Article by: Gregory Wagner Founder of SmartCoparent and Certified Divorce Financial Analyst (CDFA)
Is It Better To Pay Child Support Directly or Indirectly ?
For most parents, standard child support is usually paid directly to the non-custodial parent.
When it comes to agreeing on a growing list of shared miscellaneous expenses (school tuition, camp, lessons, sitter, after-school activities and healthcare costs), tensions can arise between co-parents. Support payments can get delayed (or ignored).
Having the non-custodial parent pay miscellaneous support expenses indirectly may encourage support payments to happen faster, more often.
What is an Indirect Support Payment?
Paying support Indirectly is the act of a non-custodial parent paying expenses to a third party (i.e. paying the sitter directly, or camp fees directly) instead of paying the custodial parent.
The benefits of paying support expenses indirectly
Payments from the non-custodial parent may become significantly more reliable, as the support payer gets the opportunity to be more directly involved in children’s expenses.
The support payer may find some personal satisfaction in not paying the custodial parent directly.
The support payer may be less obliged to object if they make payments to a third party and those expenses increase over time.
Reduces or eliminates the risk of third parties not being paid by the custodial parent.
The risks of paying support expenses indirectly
Some support payers may not be reliable to pay third parties.
The custodial parent may be less obliged to share increased third party costs if payments are made indirectly (instead of directly to the custodial parent).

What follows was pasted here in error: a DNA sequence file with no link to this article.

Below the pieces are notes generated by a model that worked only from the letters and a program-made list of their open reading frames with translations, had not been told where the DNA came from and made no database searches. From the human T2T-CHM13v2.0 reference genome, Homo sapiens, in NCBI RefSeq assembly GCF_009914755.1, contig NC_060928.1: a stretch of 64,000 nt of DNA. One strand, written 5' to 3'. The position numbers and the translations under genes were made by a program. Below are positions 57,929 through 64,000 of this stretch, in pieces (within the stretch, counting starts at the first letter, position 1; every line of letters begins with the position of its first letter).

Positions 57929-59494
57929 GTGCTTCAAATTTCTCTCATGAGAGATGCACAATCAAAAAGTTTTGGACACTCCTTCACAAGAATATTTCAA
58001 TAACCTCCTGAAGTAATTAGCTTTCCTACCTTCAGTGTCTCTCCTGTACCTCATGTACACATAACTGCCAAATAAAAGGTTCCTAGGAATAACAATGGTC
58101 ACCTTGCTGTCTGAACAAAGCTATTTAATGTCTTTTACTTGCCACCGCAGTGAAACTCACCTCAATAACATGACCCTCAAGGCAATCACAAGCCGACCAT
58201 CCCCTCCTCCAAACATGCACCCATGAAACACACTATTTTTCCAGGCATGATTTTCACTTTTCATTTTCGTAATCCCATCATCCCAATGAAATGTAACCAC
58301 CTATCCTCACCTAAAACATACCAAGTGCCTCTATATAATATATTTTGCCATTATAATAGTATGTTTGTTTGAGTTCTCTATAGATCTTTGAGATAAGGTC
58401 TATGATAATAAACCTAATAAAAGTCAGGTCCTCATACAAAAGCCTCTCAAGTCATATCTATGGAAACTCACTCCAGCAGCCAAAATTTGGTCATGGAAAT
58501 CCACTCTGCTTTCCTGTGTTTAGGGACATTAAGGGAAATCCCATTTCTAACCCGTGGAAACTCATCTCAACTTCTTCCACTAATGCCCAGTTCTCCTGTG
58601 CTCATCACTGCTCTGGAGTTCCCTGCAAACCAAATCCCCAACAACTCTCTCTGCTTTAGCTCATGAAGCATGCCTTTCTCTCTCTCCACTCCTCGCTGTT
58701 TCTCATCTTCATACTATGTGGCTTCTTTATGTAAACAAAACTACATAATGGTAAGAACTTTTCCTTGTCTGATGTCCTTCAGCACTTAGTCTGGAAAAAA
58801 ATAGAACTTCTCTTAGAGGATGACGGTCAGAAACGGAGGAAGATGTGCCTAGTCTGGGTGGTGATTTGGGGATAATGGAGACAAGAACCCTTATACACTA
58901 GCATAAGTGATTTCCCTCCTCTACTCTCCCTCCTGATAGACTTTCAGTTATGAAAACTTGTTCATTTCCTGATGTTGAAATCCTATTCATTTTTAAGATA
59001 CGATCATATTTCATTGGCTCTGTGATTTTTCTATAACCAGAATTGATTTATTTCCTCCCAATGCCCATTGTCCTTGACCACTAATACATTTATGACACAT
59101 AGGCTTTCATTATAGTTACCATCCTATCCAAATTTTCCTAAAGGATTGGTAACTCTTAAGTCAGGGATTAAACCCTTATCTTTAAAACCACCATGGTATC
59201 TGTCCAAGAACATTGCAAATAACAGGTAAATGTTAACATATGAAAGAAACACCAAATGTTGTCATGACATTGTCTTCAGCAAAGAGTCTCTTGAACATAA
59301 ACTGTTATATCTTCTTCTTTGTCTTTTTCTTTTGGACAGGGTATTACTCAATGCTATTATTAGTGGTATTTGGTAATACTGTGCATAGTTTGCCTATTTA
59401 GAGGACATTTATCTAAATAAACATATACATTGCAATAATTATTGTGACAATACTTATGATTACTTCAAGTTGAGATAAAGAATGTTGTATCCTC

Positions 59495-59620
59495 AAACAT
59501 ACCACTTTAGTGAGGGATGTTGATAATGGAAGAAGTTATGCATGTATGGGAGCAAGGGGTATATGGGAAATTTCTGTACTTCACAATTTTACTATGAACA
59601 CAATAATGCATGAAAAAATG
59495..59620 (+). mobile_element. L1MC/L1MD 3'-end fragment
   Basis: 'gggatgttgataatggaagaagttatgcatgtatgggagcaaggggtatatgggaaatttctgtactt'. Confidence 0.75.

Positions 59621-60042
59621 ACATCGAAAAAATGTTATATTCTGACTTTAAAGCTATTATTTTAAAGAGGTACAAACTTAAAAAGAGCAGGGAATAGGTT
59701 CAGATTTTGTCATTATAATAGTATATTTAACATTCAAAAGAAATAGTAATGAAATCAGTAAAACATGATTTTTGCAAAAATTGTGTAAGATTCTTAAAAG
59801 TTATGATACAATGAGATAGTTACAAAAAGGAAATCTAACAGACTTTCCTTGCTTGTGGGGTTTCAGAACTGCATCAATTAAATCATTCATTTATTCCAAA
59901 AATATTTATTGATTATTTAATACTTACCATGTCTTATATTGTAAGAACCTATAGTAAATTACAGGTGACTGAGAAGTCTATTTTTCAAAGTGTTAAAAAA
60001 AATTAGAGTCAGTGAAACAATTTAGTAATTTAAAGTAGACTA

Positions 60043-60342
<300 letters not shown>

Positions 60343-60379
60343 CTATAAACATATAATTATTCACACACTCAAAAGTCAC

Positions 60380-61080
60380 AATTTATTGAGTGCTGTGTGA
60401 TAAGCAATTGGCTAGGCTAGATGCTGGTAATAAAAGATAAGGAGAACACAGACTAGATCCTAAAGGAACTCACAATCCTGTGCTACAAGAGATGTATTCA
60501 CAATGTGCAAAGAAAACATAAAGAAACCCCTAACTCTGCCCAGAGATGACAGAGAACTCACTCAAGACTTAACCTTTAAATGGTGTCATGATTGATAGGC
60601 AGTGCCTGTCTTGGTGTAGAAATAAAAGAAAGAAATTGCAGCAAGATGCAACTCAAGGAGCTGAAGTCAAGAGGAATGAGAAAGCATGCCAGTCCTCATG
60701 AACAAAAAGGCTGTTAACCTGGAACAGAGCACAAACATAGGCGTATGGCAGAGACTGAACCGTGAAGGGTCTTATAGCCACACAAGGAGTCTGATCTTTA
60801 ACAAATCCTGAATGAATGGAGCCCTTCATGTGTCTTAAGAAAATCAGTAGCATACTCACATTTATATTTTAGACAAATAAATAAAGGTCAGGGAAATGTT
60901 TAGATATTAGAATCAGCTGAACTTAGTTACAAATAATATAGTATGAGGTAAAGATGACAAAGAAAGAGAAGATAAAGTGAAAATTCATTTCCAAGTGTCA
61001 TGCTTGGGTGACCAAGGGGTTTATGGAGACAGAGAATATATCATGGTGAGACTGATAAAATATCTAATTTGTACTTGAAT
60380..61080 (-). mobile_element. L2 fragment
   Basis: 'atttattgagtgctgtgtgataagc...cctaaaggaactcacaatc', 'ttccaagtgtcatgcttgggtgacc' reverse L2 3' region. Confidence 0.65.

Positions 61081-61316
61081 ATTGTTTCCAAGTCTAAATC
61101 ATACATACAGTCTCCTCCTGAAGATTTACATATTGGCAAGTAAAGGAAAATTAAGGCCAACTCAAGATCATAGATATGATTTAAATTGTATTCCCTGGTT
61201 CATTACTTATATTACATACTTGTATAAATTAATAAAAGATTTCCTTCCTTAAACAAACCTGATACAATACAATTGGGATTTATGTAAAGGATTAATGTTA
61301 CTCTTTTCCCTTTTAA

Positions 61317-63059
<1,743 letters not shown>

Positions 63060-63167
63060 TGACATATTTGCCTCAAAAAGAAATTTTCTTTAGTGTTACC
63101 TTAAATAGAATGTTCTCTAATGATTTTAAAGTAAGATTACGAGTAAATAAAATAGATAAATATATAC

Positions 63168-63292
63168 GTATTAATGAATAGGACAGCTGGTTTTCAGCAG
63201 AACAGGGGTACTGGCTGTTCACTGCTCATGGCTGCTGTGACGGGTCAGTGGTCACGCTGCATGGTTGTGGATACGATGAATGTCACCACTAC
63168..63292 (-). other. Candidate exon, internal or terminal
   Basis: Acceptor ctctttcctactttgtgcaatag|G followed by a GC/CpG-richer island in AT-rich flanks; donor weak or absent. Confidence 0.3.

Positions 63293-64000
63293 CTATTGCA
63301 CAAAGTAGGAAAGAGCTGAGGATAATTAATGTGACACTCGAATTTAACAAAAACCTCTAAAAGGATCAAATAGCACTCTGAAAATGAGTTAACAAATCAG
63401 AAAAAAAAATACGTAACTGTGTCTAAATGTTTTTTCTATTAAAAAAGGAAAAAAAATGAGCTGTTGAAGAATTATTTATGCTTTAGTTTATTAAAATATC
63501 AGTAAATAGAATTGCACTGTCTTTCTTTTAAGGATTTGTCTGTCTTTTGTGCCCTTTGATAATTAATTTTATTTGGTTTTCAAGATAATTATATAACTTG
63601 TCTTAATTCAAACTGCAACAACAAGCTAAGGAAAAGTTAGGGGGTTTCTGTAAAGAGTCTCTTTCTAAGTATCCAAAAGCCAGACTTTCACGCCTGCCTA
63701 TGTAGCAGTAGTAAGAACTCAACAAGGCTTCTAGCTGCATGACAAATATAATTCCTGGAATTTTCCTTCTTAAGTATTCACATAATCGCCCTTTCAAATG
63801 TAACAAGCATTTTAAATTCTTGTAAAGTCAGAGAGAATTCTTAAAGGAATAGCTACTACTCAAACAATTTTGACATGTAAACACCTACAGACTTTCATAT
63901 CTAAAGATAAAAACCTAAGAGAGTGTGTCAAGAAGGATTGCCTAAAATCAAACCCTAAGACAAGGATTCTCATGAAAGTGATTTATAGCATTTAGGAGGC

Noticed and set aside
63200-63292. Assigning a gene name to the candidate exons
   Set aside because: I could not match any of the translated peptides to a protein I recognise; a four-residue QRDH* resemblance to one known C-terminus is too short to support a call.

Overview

If a support payer often resists paying support directly, it may be a better option to have certain expenses be paid indirectly to a third party.
*Check the divorce decree or stipulation agreement to determine whether there is language involving direct support. If your case went to trial, a judge may have declared that support be paid directly.
In most cases however, miscellaneous support payments can be paid indirectly. Talk with your co-parent and see if arranging indirect support payments can help encourage a more peaceful co-parenting financial relationship.
If you want to learn more about how SmartCoparent can help you initiate direct or indirect support payments, please check out our ‘Help’ articles below or drop us note at email@example.com.
New SmartCoparent Feature Enhancement:
Make to Indirect Payments (With Accountability)
SmartCoparent lets payers make indirect payments while keeping the non-custodial parent informed
Our new function allows for non-custodial parents to initiate payments either directly to support recipients, or to third parties.
Our new initiate payment functions uses PayPal’s world class person-to-person payment service.
Support payers can now initiate payments directly to support recipients, without requiring a support payment request.
Payers can now send payments to any third party. Payments made this way will update both the support payer’s and payee’s expense and payment dashboards.
How to initiate direct support payments on SmartCoparent
How to initiate indirect support payments on SmartCoparent
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- alain smithee on Why People Resist Making Support Payments
The reason that I object to paying ‘child support’ to my voluntarily unemployed ex-wife and her cohabiting paramour is that they treat the money as their personal income that they can spend any way they pleas. I have asked the family court judge to let me use a child support trust account in the form of a special purpose joint checking account to provide for our children’s needs, but Her Honor (sarcasm intended) told me that “your [ex-]wife” (NOT our children) “deserves that money”.
Child support is the only trust relationship that I am aware of that does not require the trustee to provide an accounting for how the body of the trust (the child support payment) is spent in order go guarantee that the body of the trust is actually used for the benefit of the trust beneficiaries (the children).
This same family court judge denied my request for shared custody by stating that “children belong with the mother”. And Her Honor wonders why I am helping her opponent in the upcoming judicial election. I’ll take a chance with the devil I don’t know instead of continuing to deal with the gender biased devil I do know.